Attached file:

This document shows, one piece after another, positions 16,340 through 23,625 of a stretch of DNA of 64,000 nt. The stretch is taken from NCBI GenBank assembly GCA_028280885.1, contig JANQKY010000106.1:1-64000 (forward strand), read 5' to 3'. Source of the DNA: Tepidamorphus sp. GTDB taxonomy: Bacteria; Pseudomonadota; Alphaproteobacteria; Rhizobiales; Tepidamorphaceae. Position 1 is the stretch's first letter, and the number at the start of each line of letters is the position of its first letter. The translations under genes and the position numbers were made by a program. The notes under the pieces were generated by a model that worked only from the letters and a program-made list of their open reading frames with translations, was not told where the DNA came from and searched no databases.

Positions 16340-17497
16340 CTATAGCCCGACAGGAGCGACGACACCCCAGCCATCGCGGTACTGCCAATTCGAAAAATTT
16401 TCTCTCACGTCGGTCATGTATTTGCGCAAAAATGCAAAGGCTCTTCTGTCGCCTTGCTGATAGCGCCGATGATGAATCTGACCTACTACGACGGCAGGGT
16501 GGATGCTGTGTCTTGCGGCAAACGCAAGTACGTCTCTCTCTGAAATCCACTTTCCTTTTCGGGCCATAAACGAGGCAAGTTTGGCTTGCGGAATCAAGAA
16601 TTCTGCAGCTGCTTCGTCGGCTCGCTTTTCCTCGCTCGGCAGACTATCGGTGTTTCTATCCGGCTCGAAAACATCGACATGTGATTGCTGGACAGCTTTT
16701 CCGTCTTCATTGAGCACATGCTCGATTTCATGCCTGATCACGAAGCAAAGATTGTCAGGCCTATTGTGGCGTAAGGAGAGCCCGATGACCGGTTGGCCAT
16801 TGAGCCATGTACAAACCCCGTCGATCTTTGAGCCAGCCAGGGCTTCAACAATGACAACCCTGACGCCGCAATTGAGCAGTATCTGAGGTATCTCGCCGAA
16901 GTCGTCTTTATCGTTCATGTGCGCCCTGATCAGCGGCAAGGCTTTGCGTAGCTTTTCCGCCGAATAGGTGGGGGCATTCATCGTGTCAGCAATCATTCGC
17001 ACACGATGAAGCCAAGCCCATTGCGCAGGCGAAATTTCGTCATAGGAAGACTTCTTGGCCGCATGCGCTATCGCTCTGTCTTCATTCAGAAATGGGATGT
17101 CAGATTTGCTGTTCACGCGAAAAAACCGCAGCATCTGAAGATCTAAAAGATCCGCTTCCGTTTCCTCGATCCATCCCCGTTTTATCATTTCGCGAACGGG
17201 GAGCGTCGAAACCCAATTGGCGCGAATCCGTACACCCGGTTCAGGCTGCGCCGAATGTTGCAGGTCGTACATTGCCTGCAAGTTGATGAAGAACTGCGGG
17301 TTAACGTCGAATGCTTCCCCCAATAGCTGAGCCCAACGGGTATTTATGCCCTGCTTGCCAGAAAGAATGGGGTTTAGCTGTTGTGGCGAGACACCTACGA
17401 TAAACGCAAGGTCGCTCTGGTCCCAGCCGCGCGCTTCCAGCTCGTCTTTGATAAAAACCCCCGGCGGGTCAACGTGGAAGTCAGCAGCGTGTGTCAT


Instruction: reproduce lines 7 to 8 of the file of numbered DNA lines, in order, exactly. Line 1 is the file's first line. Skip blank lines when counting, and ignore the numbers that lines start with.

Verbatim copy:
16701 CCGTCTTCATTGAGCACATGCTCGATTTCATGCCTGATCACGAAGCAAAGATTGTCAGGCCTATTGTGGCGTAAGGAGAGCCCGATGACCGGTTGGCCAT
16801 TGAGCCATGTACAAACCCCGTCGATCTTTGAGCCAGCCAGGGCTTCAACAATGACAACCCTGACGCCGCAATTGAGCAGTATCTGAGGTATCTCGCCGAA